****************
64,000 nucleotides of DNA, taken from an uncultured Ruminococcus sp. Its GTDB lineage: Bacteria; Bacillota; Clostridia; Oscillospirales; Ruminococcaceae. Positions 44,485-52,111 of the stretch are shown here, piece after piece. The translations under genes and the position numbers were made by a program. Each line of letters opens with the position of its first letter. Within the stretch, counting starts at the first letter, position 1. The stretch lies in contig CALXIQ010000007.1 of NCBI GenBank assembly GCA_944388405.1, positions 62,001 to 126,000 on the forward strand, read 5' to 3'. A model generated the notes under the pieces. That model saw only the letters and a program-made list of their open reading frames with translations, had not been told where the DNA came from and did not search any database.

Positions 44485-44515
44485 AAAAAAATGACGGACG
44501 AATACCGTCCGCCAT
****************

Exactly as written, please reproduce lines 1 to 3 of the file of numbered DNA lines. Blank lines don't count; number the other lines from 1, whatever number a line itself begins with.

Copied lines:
64,000 nucleotides of DNA, taken from an uncultured Ruminococcus sp. Its GTDB lineage: Bacteria; Bacillota; Clostridia; Oscillospirales; Ruminococcaceae. Positions 44,485-52,111 of the stretch are shown here, piece after piece. The translations under genes and the position numbers were made by a program. Each line of letters opens with the position of its first letter. Within the stretch, counting starts at the first letter, position 1. The stretch lies in contig CALXIQ010000007.1 of NCBI GenBank assembly GCA_944388405.1, positions 62,001 to 126,000 on the forward strand, read 5' to 3'. A model generated the notes under the pieces. That model saw only the letters and a program-made list of their open reading frames with translations, had not been told where the DNA came from and did not search any database.

Positions 44485-44515
44485 AAAAAAATGACGGACG